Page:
It was peculiar to see how this play touched on a variety of harrowing themes in such light humour: from Crookshank’s growing alcoholism, her attempted suicide and tackling the vulnerability of women in the armed services. Although this comedic take allowed for such memorable scenes as a Corporal urinating in a pint glass, whilst proclaiming ‘never let your vulva dangle in the dust’, the eager attempts at comedy felt out of place in a play which presented some serious issues.

The plays feminist undertones were visited towards the end of the performance as Crookshank took the audience back to her time in the post-war Fauklands. The audience were simultaneously humoured yet horrified by the claustrophobic lad culture she was subjected to. This was further enhanced by a reel of homemade videos of a younger Crookshank, which showed the young woman continuously harassed by the lewd surrounding male soldiers. Why the audience found these uncomfortable moments particularly hilarious, I do not know.

Unfortunately, the ending felt slightly rushed, providing little detail and leaving many ends untied. This show obviously has a lot of potential as the raw material – Crookshank’s own life – is so obviously rich in drama and emotion. Perhaps if Crookshank tackled fewer roles and focused less on surface level comedy, it would serve as an intriguing account of what it’s really like to be a woman in the RAF.



Iain Paton; 10th Aug 2015; 10:46:29

We shuffle into a white-ribbed interior that looks like a Nissen hut from a Second World War film. We're invited to take a seat by a khaki-clad woman, benign yet bearing an air of menace. Then Corporal Bunting is unleashed, on the poor novice Aircraftswoman Crookshank and the other recruits, with language that would baffle a gynaecologist and bring a blush to a drill-sergeant's cheeks. We follow Crooky and her comrades - played by Crookshank with an admirable range of accents and personae - through initial military training, perhaps familiar from dozens of films but based directly on personal experience, and into the arcane world of bunker-dwelling air defence, the lingering Cold War realm of Doctor Strangelove. At this point, the threads become discernible: the camaraderie of servicewomen in uniform, personal crises doused merrily in alcohol, a military profession dominated by rampant misogyny and abuse in spite of a few pioneering women, with the 1990s as backdrop - the distant era of Cool Britannia and the Spice Girls, before the world bursts into flames in 2001. The tragedies and challenges rapidly build up, with a suicide-attempt epiphany and abandonment amidst "28 arseholes" and flapping genitals in the bleakest part of the South Atlantic. Sexual harassment takes a far uglier turn, "just "banter" of course, and when Crookshank complains, she is offered the choice of pursuing the complaint or accepting a token back-seat flight in a F3 Tornado fighter aircraft. She chooses the flight and has never looked back.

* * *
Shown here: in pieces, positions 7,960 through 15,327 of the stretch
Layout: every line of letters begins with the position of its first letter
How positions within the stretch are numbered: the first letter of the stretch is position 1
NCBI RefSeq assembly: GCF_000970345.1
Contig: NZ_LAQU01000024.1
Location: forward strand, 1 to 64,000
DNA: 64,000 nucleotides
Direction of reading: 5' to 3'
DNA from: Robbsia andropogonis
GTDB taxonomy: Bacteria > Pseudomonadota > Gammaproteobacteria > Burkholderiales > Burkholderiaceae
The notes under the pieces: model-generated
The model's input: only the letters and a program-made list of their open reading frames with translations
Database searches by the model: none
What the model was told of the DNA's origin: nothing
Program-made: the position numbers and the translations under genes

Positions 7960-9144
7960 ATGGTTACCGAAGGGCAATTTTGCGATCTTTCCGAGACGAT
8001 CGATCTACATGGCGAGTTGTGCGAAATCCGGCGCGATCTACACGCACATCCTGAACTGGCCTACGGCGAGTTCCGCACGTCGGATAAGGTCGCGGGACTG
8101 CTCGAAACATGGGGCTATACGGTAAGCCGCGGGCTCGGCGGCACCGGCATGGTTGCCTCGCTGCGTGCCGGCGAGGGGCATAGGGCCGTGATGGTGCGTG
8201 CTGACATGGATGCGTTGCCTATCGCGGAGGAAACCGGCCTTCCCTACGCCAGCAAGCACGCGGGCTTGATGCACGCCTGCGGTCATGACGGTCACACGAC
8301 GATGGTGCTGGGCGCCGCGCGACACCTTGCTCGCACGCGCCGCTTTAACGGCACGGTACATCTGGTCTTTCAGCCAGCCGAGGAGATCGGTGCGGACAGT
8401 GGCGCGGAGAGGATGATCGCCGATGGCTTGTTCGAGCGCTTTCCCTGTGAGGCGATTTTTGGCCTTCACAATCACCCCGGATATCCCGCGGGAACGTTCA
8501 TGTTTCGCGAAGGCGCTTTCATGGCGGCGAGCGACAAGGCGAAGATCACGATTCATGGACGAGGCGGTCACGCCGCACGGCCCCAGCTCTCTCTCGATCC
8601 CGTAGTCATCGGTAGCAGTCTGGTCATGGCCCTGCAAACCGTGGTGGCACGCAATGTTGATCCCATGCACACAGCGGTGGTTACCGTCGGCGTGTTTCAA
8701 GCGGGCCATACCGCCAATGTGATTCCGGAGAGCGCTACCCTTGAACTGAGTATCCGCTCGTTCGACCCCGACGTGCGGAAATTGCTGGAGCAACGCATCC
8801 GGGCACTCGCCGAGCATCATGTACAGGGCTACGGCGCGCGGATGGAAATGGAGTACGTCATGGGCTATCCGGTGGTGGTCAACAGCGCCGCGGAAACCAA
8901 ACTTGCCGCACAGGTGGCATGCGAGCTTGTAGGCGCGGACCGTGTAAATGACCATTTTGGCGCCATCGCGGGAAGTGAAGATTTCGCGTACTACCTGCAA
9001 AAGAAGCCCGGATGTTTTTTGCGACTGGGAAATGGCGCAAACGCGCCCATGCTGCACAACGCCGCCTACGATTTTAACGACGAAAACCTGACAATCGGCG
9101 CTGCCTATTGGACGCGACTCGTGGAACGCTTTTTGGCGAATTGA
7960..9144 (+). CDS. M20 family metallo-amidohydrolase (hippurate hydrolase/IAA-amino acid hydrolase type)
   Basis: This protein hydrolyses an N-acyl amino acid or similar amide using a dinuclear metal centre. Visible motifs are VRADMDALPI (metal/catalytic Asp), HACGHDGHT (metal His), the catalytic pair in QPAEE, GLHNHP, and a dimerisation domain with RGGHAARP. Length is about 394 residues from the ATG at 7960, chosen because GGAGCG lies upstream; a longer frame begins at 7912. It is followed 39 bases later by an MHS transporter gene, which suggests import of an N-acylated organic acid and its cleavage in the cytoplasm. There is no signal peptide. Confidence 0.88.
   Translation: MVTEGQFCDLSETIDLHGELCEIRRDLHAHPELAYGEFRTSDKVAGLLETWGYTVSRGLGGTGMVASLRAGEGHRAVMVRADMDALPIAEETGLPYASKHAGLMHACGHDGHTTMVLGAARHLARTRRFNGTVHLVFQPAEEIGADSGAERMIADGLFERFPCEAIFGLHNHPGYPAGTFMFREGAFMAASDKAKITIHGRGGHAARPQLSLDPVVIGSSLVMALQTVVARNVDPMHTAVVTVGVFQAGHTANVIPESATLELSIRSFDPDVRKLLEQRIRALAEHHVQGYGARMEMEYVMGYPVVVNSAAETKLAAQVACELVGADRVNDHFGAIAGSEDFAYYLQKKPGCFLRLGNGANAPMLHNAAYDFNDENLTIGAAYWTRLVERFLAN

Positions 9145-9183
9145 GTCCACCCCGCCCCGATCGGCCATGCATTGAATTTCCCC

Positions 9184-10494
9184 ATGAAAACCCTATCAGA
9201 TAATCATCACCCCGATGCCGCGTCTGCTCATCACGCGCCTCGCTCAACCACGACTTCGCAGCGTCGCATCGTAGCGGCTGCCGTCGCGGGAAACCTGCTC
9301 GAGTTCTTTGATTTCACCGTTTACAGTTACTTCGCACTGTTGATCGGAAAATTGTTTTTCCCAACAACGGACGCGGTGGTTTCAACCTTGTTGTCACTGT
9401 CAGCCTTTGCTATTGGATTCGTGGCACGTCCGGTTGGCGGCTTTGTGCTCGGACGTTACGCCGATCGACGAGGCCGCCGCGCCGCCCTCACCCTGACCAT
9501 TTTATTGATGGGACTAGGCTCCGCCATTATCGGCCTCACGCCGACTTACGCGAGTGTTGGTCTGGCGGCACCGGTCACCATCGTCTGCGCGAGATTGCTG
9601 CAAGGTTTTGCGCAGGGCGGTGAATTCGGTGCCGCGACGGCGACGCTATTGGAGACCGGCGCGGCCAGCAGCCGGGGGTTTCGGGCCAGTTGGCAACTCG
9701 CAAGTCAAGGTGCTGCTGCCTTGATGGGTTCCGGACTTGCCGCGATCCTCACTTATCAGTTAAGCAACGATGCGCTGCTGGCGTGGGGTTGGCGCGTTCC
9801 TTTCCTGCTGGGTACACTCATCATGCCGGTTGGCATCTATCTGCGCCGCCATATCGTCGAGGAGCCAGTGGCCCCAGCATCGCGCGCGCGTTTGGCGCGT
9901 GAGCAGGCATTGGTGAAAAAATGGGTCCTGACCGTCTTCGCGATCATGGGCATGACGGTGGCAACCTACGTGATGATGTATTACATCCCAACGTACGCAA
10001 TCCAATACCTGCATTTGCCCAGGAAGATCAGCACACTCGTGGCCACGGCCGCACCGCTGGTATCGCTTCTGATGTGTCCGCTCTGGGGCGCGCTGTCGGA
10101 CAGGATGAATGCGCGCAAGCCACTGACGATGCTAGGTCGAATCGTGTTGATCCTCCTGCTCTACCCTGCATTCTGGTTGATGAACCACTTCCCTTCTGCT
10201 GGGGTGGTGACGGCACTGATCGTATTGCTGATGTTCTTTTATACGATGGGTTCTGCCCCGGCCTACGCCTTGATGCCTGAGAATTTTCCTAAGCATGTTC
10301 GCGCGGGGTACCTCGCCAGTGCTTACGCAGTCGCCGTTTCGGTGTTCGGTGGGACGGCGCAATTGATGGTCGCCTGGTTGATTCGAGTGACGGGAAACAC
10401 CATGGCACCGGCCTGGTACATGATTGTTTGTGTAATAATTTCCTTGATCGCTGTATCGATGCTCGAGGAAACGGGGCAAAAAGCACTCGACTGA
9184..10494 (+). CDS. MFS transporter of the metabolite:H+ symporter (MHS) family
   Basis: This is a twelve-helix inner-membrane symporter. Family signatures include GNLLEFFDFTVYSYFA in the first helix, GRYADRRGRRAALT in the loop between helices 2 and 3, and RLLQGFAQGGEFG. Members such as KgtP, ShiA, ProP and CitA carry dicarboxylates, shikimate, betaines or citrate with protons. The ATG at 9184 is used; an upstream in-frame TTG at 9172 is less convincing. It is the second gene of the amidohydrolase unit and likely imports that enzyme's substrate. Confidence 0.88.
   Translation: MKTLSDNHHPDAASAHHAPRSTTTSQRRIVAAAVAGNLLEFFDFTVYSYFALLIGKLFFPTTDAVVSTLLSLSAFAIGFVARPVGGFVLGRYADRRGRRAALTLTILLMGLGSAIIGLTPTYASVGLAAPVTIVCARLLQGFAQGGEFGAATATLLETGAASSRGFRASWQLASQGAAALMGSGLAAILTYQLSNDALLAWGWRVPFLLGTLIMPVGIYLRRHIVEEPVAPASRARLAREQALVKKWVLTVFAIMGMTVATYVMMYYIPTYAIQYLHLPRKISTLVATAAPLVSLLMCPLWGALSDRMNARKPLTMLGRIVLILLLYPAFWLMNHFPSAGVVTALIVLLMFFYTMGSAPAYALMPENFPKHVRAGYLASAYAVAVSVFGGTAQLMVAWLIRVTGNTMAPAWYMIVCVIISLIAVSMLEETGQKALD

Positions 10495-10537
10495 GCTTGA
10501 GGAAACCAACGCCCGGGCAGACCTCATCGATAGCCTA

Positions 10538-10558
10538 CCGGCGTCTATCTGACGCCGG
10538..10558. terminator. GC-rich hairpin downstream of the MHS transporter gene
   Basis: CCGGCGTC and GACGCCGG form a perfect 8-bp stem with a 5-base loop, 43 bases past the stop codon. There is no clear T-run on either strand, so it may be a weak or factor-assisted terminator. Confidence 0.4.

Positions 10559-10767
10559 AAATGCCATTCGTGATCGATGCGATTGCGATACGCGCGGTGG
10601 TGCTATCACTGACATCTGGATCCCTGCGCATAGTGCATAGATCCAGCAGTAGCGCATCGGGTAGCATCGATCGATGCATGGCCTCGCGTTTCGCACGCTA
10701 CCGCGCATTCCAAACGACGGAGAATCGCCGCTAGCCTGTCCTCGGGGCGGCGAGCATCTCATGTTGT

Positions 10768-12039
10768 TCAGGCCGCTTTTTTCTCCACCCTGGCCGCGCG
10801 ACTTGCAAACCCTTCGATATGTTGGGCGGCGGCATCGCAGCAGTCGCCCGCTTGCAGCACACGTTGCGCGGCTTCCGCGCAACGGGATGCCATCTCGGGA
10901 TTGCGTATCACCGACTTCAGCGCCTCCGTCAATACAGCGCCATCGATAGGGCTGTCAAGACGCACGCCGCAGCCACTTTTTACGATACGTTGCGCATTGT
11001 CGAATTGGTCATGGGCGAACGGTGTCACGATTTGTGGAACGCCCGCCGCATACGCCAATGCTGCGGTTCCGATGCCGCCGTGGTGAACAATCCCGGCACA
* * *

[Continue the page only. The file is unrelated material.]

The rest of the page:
This one-woman performance raises many issues between the laughs and raised eyebrows. Perhaps most uncomfortable is the way a culture of misogyny sits alongside genuine camaraderie and affection for Service life. Crookshank escaped unscathed and, she says, the better for it. Some may find this perspective uncomfortable and at odds with their own views on the military, but she is telling it like it was, and it is a compelling performance indeed.